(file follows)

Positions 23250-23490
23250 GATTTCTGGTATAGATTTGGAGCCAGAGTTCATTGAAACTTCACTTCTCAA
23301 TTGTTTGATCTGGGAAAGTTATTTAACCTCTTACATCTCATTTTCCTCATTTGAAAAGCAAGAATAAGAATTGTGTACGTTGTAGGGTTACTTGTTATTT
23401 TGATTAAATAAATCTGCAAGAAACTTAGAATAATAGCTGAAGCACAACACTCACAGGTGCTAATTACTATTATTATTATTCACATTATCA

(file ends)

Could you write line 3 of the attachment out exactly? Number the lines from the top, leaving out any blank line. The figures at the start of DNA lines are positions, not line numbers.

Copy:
23301 TTGTTTGATCTGGGAAAGTTATTTAACCTCTTACATCTCATTTTCCTCATTTGAAAAGCAAGAATAAGAATTGTGTACGTTGTAGGGTTACTTGTTATTT